Forum for Science, Industry and Business

Sponsored by:     3M 
Search our Site:

 

10 million people a year are affected by zoonotic viruses spread by non-human hosts

08.11.2006
Doctors and veterinarians need to work together to tackle the increasing global threat of zoonotic viral diseases spread by non-human vertebrate hosts – including dogs, cattle, chickens and mosquitoes - according to a review in the November issue of Journal of Internal Medicine.

An estimated 50 million people acquired zoonotic diseases between 2000 and 2005 and up to 78,000 have died, reports Dr Jonathan Heeney, Chair of the Department of Virology at the Biomedical Primate Research Centre in the Netherlands.

And the diseases responsible for the majority of zoonotic illnesses, and a third of the deaths in the study period, appear to be increasing. This is particularly worrying because there are no effective vaccines for some of the most common zoonotic viruses.

“For instance there has been a global resurgence in the Dengue virus – which is transmitted between monkeys in the jungle by the mosquitoes that feed on them. The cycle can move into nearby urban areas where it can then be transmitted from person to person by mosquitoes” says Dr Heeney.

“This has been attributed to regional population growth around large cities, increased transportation and failing public control measures.”

Recent publicity about the risk of an H5N1 (bird flu) epidemic – which killed just over half of the 145 people infected during the study period – has centered on the risk of human-to-human transmission. It has also stressed the increased risk that humans face from living in close proximity to large concentrations of birds.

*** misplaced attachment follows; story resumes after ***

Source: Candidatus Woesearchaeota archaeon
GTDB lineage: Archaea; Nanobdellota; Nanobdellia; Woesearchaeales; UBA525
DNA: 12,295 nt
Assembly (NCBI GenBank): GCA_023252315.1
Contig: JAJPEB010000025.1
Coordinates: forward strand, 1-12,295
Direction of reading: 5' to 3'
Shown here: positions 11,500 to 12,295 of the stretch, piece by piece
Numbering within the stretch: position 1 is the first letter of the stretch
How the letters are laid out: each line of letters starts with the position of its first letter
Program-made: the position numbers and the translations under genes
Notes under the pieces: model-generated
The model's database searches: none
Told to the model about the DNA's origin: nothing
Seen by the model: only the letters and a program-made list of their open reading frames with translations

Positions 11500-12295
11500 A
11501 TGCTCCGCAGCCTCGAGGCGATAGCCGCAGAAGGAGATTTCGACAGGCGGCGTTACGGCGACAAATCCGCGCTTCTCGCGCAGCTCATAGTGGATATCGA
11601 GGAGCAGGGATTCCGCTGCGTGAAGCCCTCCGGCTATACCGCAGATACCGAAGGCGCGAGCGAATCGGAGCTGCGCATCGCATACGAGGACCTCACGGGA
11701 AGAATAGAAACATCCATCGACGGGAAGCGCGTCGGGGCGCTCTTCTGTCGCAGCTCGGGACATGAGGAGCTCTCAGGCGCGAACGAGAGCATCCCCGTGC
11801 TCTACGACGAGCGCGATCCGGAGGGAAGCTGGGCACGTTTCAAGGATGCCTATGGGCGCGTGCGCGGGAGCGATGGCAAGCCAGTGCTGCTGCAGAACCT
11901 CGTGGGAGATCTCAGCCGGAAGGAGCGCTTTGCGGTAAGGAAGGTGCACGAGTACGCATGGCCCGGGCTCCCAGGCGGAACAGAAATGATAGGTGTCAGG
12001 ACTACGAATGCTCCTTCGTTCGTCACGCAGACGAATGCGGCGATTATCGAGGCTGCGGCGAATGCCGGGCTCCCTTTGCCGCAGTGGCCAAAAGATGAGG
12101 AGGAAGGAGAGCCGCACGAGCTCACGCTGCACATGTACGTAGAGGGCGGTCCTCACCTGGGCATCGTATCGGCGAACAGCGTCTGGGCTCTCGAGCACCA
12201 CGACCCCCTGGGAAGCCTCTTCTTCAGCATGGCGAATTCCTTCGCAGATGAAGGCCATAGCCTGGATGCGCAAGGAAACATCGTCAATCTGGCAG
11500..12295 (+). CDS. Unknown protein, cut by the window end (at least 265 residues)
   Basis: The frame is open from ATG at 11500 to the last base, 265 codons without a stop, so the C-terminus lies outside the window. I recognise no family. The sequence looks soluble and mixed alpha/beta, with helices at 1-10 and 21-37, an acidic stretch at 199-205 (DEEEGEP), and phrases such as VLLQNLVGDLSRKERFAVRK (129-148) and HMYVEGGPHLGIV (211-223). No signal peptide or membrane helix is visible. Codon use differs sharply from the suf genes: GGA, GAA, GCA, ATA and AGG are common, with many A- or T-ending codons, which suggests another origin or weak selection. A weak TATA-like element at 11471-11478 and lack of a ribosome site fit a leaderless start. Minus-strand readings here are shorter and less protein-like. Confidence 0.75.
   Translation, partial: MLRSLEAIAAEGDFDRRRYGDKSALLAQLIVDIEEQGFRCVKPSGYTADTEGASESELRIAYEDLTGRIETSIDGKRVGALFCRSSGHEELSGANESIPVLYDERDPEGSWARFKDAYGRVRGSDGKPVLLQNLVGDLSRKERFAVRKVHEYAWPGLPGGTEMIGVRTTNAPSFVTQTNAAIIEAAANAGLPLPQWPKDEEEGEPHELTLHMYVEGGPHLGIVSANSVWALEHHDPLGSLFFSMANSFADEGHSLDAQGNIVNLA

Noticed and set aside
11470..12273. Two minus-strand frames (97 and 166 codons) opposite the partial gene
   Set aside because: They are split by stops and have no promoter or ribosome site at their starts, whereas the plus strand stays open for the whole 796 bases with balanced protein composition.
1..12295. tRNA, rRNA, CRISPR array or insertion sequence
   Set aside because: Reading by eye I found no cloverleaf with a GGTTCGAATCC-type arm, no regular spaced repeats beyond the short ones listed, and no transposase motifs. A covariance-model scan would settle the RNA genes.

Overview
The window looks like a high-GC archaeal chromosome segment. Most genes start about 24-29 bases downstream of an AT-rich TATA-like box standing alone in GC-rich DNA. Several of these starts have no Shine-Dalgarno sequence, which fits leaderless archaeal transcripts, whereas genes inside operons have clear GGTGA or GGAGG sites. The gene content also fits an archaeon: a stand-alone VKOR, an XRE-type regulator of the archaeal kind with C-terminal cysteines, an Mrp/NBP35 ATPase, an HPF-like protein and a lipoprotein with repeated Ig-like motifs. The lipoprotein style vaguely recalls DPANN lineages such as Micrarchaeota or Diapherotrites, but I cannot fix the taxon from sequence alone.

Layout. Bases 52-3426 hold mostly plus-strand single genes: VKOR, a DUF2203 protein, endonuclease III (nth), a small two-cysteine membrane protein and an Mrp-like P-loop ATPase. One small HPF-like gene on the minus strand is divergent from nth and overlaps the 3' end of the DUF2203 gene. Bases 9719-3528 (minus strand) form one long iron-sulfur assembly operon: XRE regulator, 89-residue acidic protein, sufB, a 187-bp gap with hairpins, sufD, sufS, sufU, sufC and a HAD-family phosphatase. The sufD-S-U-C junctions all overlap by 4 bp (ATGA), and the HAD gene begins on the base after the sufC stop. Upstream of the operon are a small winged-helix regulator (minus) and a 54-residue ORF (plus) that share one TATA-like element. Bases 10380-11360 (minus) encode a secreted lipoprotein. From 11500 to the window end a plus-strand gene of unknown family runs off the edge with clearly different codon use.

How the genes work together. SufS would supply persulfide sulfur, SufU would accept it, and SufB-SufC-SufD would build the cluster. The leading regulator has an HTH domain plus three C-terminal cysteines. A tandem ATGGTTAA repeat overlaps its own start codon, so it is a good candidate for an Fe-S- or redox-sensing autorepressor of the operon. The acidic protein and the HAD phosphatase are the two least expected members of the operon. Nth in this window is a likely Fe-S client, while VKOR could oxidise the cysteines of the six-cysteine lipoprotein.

“Viral infections with zoonotic potential can become serious killers once they are able to establish the necessary adaptations for efficient human-to-human transmission under conditions sufficient to reach epidemic proportions” says Dr Heeney.

“That is why it is so important for experts from all walks of medicine to work more closely together.

“Vaccines have been very successful at eradicating devastating human disease such as smallpox. But we need to be vigilant and ensure that emerging diseases such as monkeypox don’t find immunological niches in generations who are no longer vaccinated against diseases like smallpox.

“The early identification, control and prevention of re-emerging viral zoonotics lie not only with clinicians and public health experts, but more importantly with veterinarians, animal scientists and wildlife ecologists.

“They are in the best position to identify trends and patterns, such as increases in the number of deaths of wild or domestic animals. Awareness and surveillance of eco systems will play a key role in identifying and controlling new, emerging and re-emerging viral zoonotics.”

Zoonotic killers between 2000 and 2005 included:

- Rabies, which killed an estimated 30,000 people

- Dengue Virus, which affected 50 million people and killed approximately 25,000

- Japanese Encephalitis Virus, with up to 50,000 estimated cases and up to 15,000 estimated deaths

- Lassa Fever, which affected up to 300,000 people and killed about 5,000

- SARS Corona virus, which killed 774 of the 8102 people infected

Even a zoonotic virus like Yellow Fever – for which an effective vaccine exists – is estimated to affect 200,000 people, according to the World Health Organization.

“It should be stressed that only about a quarter of zoonotic pathogens are readily spread from humans to humans” says Dr Heeney.

“But it is believed that in extreme situations when certain animal viruses transmit to humans they may mutate and adapt to the new host so effectively that they may become almost exclusively spread from humans to humans. This seems to have already happened with measles and the HIV virus.

“Although the number of cases of human bird flu deaths is relatively small when compared with diseases such as Rabies and Dengue, the publicity generated by those deaths has helped to raise awareness of zoonotic diseases.